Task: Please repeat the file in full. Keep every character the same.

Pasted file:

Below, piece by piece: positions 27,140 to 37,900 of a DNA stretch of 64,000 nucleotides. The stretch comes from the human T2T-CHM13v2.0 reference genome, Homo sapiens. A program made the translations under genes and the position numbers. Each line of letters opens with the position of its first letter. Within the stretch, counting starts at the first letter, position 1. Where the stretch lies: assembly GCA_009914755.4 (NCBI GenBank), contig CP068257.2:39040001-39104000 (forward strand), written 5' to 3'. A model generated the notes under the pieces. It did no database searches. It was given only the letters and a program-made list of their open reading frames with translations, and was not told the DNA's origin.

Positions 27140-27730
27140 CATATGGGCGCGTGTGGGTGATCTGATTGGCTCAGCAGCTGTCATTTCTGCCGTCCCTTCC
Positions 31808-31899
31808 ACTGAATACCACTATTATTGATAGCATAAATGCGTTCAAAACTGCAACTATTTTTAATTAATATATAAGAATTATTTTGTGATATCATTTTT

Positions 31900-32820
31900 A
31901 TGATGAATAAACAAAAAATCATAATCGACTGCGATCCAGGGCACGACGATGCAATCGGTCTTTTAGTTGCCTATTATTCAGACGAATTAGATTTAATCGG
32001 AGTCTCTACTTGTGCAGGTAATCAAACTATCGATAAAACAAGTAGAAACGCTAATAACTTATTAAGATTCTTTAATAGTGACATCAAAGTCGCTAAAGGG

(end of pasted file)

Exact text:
Below, piece by piece: positions 27,140 to 37,900 of a DNA stretch of 64,000 nucleotides. The stretch comes from the human T2T-CHM13v2.0 reference genome, Homo sapiens. A program made the translations under genes and the position numbers. Each line of letters opens with the position of its first letter. Within the stretch, counting starts at the first letter, position 1. Where the stretch lies: assembly GCA_009914755.4 (NCBI GenBank), contig CP068257.2:39040001-39104000 (forward strand), written 5' to 3'. A model generated the notes under the pieces. It did no database searches. It was given only the letters and a program-made list of their open reading frames with translations, and was not told the DNA's origin.

Positions 27140-27730
27140 CATATGGGCGCGTGTGGGTGATCTGATTGGCTCAGCAGCTGTCATTTCTGCCGTCCCTTCC
Positions 31808-31899
31808 ACTGAATACCACTATTATTGATAGCATAAATGCGTTCAAAACTGCAACTATTTTTAATTAATATATAAGAATTATTTTGTGATATCATTTTT

Positions 31900-32820
31900 A
31901 TGATGAATAAACAAAAAATCATAATCGACTGCGATCCAGGGCACGACGATGCAATCGGTCTTTTAGTTGCCTATTATTCAGACGAATTAGATTTAATCGG
32001 AGTCTCTACTTGTGCAGGTAATCAAACTATCGATAAAACAAGTAGAAACGCTAATAACTTATTAAGATTCTTTAATAGTGACATCAAAGTCGCTAAAGGG